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Apr 01, 2014 12:02 PM EDT

College Sports Unionization: Nick Saban and David Shaw Offer Differing Opinions on Student-Athlete Compensation


Nick Saban and David Shaw will lead two of the most historically great college football teams this upcoming season, but they have differing views on unionization in the sport.

Speaking separately with the Associated Press Monday, very early on in spring practices, Saban said is an "advocate" for student-athletes while Shaw was skeptical of the Northwestern group's purpose.

"I've always been an advocate of players' rights," Saban, the head football coach at Alabama, said of a union in college sports. "I've always been an advocate of players being compensated the best that we can to help them. Whatever the NCAA rule is and whatever they decide to do, I've always been an advocate of the player and the quality of life that a player has. Having a voice in what happens, I think, is something that the players probably ought to have."

Shaw said he though the athletic scholarships were enough, especially since health care is included.

"I'm as confused as anybody as to the importance of this," said Shaw, the head football coach at Stanford. "I'm curious what's really driving it. I've seen everything, and everything that's been asked for, my understanding is it's been provided. I think Northwestern does a phenomenal job providing for their kids, and it's weird to try to unionize but still compliment Northwestern and compliment their coaching staff on being taken care of. Those things don't seem to go hand in hand."

The National Labor Rights Board (NLRB) in Chicago ruled last week that scholarship football players at Northwestern could be considered employees and therefore have the right to form a union. The school is appealing and former QB Kain Colter is joining College Athletes Players Association (CAPA) president Ramogi Huma to Washington for two private hearings.

Saban did not outright say he supported the idea of a union in college sports, but he said he would rather see schools study "what we invest in the player to try to help them be successful."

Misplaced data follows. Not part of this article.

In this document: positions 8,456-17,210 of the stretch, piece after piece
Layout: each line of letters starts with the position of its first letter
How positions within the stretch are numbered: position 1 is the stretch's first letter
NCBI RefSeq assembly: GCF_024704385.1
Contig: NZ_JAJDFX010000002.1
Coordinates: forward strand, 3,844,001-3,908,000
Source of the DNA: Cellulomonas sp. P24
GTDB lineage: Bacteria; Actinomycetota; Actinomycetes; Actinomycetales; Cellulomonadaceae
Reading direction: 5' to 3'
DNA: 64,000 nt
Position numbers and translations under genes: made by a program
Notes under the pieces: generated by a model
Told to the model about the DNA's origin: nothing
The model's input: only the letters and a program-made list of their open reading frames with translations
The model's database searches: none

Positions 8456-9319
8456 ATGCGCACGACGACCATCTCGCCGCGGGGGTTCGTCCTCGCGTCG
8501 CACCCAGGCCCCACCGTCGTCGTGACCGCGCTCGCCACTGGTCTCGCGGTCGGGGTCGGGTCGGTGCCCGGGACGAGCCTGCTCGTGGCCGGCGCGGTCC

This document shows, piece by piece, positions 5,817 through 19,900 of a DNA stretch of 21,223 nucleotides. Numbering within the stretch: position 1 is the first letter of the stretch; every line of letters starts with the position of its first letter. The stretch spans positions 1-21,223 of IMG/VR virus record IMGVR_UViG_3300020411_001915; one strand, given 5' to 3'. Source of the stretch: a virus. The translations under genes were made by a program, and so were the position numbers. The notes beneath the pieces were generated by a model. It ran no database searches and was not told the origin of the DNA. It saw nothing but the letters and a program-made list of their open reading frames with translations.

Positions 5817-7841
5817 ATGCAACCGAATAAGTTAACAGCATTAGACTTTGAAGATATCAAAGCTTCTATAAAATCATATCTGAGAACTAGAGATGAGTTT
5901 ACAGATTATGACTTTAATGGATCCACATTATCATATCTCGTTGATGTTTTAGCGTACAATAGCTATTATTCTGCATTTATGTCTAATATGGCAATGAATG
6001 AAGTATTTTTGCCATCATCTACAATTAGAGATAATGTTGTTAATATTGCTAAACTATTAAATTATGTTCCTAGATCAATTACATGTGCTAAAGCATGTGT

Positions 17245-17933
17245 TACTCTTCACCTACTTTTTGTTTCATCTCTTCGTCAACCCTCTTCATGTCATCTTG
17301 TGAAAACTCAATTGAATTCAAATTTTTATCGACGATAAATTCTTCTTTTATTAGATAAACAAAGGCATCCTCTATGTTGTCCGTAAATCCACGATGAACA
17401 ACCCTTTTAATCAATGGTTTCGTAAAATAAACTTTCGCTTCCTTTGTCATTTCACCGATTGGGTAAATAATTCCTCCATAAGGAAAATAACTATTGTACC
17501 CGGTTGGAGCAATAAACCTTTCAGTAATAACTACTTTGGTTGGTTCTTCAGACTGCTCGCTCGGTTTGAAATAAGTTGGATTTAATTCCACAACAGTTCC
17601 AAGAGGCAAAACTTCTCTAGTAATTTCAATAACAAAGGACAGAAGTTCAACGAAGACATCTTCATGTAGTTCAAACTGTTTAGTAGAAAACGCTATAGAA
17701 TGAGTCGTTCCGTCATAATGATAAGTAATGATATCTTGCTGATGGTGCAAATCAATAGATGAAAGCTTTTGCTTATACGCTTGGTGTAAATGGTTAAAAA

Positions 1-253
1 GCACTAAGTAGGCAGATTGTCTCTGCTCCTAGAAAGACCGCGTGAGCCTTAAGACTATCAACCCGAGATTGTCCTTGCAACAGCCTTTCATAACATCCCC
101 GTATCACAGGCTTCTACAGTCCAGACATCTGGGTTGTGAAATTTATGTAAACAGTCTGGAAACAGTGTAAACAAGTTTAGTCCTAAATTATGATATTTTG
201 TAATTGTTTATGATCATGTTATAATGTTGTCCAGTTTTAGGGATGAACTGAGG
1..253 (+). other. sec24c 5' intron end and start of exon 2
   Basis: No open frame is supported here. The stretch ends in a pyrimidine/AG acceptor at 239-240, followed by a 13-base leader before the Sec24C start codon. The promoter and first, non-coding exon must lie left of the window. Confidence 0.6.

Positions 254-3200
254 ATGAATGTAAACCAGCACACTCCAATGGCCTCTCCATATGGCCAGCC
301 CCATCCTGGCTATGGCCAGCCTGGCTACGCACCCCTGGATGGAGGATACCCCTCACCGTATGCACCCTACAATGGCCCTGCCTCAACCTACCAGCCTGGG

"I don't think that the players just receive a scholarship," said Saban. "I think a lot of players really realize that, understand that and appreciate that. We can't pay them but we can reinvest in trying to help them be successful in their future, which I think we do a marvelous job here at the University of Alabama. I think a lot of people do. I think that's what makes great programs. I think that's why players want to come and be a part of the program, because we do reinvest in the future and their chances of being successful, and we do care. And it's not just about football."

Experts have said Northwestern's appeal is likely to fail, so it would not be unrealistic to expect more groups of college athletes attempt to form a union. Shaw said he has no such knowledge of something like that happening at Stanford, but said he will talk with his team at length about the NLRB's ruling at a later date.

"If this is a cost of attendance thing, we'll do whatever the NCAA allows us to do," Shaw said. "But I'll tell you this: I know we're preparing these young men for more than just football. We're not using them for anything. We're giving them an unbelievable education, unbelievable contacts. Hopefully they have a phenomenal experience here, athletically and academically and socially. And hopefully they go on to influence this great nation. To insinuate that there's anything we're doing to harm these young men, I think it's not correct."

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